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Pomegranate graft?

Pomegranate graft?

Is it possible to graft pomegranates? I have a fairly large tree, about 5 inch diameter trunk at the base pomegranate tree. It produces nice flowers and some fruit, but the fruit has problems. Its quite sour and it splits easily, and the seeds are quite large. I want to graft over this tree with a better variety, something sweet with small seeds. I had some really sweet pomegranates at the farmers market so I want to graft something good like those.

Any recommendations for a good variety? I don't even know what mine is.

The following thread was started by Tony on October 27, 2009 at 3:19 pm PST


I did some chip budding when donating some time for the USDA repository in Davis but that was a special project. Cleft grafting has been used by some people and I witnessed very good results for Edgar Valdivia in Simi Valley who had done many multiple grafts.

Where do you live, Tony? The amount of heat you get is an important factor in selecting pomegranate varieties.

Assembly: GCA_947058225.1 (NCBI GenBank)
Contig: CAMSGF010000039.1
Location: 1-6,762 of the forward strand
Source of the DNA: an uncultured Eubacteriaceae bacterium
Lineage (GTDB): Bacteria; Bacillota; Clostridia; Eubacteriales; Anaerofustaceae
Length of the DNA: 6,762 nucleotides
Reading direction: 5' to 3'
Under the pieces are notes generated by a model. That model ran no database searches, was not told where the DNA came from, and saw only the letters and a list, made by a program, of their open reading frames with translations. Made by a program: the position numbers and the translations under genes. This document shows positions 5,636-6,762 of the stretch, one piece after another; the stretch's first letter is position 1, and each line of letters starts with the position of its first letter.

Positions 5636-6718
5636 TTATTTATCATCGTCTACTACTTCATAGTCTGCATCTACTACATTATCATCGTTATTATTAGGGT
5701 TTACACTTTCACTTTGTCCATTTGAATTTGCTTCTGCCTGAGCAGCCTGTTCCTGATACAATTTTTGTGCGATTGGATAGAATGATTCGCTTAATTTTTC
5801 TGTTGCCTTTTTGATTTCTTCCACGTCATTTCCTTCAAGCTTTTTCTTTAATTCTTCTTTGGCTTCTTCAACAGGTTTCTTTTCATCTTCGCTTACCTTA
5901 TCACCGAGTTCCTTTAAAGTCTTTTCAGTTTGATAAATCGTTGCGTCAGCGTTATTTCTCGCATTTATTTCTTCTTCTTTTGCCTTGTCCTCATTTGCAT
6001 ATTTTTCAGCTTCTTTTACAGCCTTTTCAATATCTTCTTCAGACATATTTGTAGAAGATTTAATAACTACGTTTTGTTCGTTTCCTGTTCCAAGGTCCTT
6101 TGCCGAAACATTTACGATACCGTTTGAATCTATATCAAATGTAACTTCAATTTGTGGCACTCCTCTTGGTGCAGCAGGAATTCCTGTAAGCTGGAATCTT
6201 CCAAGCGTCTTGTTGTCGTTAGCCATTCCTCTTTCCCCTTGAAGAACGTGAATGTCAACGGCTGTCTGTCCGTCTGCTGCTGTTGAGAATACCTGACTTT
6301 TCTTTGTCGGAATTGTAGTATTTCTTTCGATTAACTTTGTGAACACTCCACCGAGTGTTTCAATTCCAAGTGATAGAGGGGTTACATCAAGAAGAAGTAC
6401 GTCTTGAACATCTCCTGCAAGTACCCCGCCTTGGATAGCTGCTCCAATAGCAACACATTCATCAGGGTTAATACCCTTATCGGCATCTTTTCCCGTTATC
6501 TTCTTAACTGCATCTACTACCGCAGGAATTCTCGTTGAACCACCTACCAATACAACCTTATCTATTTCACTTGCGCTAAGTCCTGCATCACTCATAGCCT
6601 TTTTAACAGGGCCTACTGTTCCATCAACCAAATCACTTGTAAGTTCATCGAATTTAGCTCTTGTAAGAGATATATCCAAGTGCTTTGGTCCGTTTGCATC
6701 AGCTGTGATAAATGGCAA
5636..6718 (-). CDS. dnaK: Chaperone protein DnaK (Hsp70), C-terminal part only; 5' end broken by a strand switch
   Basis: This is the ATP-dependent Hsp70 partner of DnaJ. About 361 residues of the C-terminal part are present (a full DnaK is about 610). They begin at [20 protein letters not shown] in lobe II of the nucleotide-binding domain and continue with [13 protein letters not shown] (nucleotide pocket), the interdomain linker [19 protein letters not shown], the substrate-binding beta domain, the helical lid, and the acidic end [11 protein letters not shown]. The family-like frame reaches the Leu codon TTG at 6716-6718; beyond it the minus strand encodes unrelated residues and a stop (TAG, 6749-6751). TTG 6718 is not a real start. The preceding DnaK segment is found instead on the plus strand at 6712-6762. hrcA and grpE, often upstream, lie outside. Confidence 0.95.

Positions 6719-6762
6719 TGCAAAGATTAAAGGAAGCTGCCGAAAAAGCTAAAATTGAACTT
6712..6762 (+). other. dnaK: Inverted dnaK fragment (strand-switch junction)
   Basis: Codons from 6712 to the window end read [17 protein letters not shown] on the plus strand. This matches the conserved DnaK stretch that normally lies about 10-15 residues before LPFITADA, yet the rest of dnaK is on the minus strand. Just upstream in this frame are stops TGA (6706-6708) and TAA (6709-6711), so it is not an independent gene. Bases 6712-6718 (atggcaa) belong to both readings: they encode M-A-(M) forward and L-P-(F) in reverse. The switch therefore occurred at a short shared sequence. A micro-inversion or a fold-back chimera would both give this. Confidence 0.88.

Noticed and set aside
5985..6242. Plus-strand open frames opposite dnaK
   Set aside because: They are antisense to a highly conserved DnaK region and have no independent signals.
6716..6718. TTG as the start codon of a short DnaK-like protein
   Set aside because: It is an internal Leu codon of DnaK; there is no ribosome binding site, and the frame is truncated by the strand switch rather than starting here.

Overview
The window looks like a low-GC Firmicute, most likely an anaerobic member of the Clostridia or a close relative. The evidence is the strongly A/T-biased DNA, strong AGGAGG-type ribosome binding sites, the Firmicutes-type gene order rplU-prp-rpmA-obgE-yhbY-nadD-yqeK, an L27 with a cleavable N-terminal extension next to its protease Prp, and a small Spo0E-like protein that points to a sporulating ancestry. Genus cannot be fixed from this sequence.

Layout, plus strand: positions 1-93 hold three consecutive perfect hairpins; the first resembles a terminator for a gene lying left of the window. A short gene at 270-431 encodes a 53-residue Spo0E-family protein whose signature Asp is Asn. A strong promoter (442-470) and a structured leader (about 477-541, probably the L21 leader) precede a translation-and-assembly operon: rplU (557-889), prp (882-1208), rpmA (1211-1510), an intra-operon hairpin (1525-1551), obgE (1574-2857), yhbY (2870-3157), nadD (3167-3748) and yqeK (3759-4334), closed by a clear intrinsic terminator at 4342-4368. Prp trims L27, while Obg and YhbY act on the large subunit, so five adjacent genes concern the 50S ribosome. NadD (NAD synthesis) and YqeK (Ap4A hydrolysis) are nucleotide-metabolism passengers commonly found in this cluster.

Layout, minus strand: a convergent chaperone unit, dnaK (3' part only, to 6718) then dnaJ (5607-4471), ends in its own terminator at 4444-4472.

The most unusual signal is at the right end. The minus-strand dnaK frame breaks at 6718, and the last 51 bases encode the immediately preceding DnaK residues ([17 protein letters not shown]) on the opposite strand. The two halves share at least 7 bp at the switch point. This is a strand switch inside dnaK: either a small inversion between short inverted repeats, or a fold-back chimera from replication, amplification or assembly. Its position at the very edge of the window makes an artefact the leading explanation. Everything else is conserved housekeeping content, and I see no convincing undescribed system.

The Davis repository is having their tasting in two Saturdays from now but most being tasted this year are going to be hard-seeded varieties which might be better suited for juice than eating.

The above followup was added by HarveyC on October 27, 2009 at 4:55 pm PST.

Edgar's cleft grafting

Hi Tony, I also saw the results of Edgar's cleft grafting on existing pomegranate a couple of month's ago. He grafted onto sucker growth coming from main trunk,Edgar claims this is very vigorous wood to graft too and it is so that would be your best approach with cleft or whip n tongue.

The above followup was added by Scotty in A.G. on October 27, 2009 at 6:16 pm PST.


Im in fremont. What variety do you think is good for this climate? I want sweet first and soft seed second. Where do you suppose I can get the scion wood for it as well? And the best time to graft would be?

The above followup was added by Tony on October 27, 2009 at 11:57 pm PST.

soft and hard seeded,which are which ?

Soft and hard seeded,which are which and are soft seeded as tasty ?

I grew up with yummy sweet tart wonderful or similar and now have wonderful and its offspring, Granada. Are they classed as hard seeded, if so, I have never eaten a soft seeded pomegranate before.

I see that all of the samples at the Wolfskill tasting event, are said to be all hard seeded varieties, from what I read, and are best for juice and etc. Why only hard seeded fruits now, are the soft seeded fruits ripe at a different time?

If so, what have I been missing for the past 50 plus years?


The above followup was added by David Johnson, Waterford CA, zone 14 on October 28, 2009 at 1:58 pm PST.

hard and soft-seeded pomegranates